The over valued dollar and what the impact will be.
As far as lenders are concerned the only story worth talking about at the moment is the current and completely unjustified strength of the US dollar against practically every other currency. Of course in the UK and the Eurozone there are other complicating factors which may well be giving people sleepless nights. It is plain to me that the mainstream press don’t really know what “traders” do as is borne out be some of the inane comments which they have published. Similarly economists who tell us what they think is going on. I write as I find and the bizarre events afflicting the markets from the end of last week are strictly for the birds. Everyone seems to have gone absolutely potty. Of course these are unusual times with Putin talking about nuking everything. A complete U turn in Uk Policy, a new right wing government in Italy, turmoil in Russia, Iran, these are indeed interesting times as the Chinese curse says.
Let’s start with the UK. Last Friday UK Chancellor Kwasi Kwarteng introduced a new budget. The package included cancellation of planned increases in UK taxation and some modest cuts together with a whole raft of supply side incentives for businesses. The hope is that this will encourage economic growth. It is a gamble but not an enormous one. The other thing of note was that consumers already had wind of a support package to help consumers through the anticipated high gas prices this winter. A few weeks ago some newspapers said this could top £ 200 billion. But by last Friday gas and crude were falling fast and in any case practically every other European country was providing some kind of direct report. Nevertheless the pound took a hit on Friday 23rd.September even against the euro and this was seized on by left wingers in the UK as reckless. It was reported in some right wing newspapers that if the pound fell to parity with the dollar Tory MPs would cease to back the new PM. Needless to say this did not help by causing a sense of imminent crisis In any case when markets opened in the Far East Sterling fell like a stone. It seems that Kwasi caused this by the mere suggestion that there might be more tax cuts to come. When London opened it regained most of the ground it had lost presumably leaving some speculators with very large losses. This kind of hysterical reaction has nothing to do with economic fundamentals. Economists screamed that the markets were worried about debt levels. It needed to be pointed out that the UK had one of the lowest GDP/total debt ratios. Lower than France, Spain, Italy, Japan and the United States itself. The Eurozone improved against sterling. Can anyone tell me why? Does anyone think that the US or the eurozone is being managed well?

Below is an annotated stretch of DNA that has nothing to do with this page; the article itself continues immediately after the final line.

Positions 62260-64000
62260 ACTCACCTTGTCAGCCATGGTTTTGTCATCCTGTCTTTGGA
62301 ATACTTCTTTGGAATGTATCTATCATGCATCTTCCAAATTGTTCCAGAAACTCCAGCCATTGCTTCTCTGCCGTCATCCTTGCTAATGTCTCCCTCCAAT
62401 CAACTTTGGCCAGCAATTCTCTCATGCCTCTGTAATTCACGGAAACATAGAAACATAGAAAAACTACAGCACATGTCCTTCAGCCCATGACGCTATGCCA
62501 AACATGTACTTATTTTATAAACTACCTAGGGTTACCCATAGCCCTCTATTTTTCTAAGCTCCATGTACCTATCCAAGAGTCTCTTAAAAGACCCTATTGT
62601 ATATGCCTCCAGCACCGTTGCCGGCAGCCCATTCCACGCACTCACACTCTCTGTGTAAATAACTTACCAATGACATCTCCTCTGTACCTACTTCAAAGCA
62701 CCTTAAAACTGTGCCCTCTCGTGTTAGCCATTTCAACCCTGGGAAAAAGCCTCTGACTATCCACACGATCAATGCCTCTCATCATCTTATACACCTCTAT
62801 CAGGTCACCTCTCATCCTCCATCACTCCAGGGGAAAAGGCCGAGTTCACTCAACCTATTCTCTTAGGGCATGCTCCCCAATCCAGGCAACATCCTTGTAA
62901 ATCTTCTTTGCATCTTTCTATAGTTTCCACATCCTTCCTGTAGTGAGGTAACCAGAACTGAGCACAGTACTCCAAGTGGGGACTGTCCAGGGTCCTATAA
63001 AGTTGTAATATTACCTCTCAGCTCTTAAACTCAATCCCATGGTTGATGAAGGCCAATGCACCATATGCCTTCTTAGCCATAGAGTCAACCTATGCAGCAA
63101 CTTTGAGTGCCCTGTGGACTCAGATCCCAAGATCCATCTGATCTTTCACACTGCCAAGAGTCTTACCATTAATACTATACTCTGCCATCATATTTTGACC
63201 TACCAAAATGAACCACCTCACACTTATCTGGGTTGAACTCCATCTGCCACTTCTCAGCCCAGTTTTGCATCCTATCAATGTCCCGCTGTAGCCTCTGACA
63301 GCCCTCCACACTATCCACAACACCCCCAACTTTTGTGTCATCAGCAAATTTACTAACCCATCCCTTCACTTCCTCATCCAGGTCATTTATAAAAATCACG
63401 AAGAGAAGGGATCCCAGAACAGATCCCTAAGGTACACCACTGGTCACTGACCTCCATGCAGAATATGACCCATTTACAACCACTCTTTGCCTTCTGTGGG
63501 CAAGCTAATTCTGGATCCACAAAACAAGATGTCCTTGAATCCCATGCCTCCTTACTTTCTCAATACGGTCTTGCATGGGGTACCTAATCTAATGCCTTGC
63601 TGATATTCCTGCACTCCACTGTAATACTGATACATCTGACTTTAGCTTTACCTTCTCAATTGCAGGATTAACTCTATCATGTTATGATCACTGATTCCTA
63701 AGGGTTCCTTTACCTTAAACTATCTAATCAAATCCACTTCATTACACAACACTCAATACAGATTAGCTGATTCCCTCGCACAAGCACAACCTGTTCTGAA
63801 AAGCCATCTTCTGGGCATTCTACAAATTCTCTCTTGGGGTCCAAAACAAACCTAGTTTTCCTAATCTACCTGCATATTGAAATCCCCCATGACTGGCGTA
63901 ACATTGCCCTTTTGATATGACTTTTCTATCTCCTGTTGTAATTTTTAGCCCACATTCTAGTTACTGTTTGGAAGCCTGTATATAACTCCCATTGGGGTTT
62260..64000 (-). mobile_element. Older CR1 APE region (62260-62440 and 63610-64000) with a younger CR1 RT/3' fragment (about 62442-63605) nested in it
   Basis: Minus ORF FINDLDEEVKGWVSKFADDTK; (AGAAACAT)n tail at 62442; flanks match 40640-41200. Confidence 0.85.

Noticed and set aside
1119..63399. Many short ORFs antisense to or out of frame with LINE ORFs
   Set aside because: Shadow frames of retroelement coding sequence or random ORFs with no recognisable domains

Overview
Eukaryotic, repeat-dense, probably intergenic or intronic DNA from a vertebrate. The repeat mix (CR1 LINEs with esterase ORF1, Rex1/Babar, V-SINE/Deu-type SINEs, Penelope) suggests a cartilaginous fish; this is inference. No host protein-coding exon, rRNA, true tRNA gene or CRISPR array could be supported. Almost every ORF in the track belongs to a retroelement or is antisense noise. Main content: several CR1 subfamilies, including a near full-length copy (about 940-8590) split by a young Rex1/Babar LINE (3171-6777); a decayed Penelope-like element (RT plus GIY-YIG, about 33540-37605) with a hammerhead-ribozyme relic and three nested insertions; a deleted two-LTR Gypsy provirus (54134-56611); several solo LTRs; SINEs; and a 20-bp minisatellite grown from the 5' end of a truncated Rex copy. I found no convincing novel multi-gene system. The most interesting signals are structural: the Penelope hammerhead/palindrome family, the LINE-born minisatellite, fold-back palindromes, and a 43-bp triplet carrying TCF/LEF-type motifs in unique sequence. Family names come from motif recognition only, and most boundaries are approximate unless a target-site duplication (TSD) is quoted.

The hysterical over reaction is causing mayhem. The dollar is far too high and looks frothy but those leveraged countries with dollar debt on their books are going to have start tightening or face a day of reckoning. Banks holding these sovereign debts will also have enhanced risk on their books. Time for some stress testing. As if this mayhem weren’t enough to be going on with Italy elected a new right wing government. God knows what she is going to do but Italy is getting on for double the UK’s debt GDP ratio. If bondholders are worried about the UK introducing a pro growth package then what are they going to do about Italy doing roughly the same thing but without the political stability and having suffered years of stagnation. Rows with Brussels would be unwelcome and Italy might find itself unable to pay the enhanced rates of interest. The ECB has done nothing but buy Italian debt for the past three years and Germany is not going to gallop to the rescue. Looks like another Eurozone crisis is on the way and this time fine words will not cut the mustard. Big challenges are on the horizon.
I have always argued that the levels of global sovereign debt are far too high. None of these countries have enough clout to ever repay their debt and now that the days of ultra low interest rates are disappearing fast some solutions are necessary but I can’t see any. Plate spinning will be in order for the next couple of years until possibly the whole house of cards comes crashing down. The wealth funds, family offices , hedge funds, who have benefitted for the last decade from QE might find out that a massive dam is going to break transferring wealth from where it is currently to where it should be with the taxpayers. In the meantime what is left of the banking markets will need to try and requip itself with a skill set that that recognises true innovation and combines it with credit skills and common sense.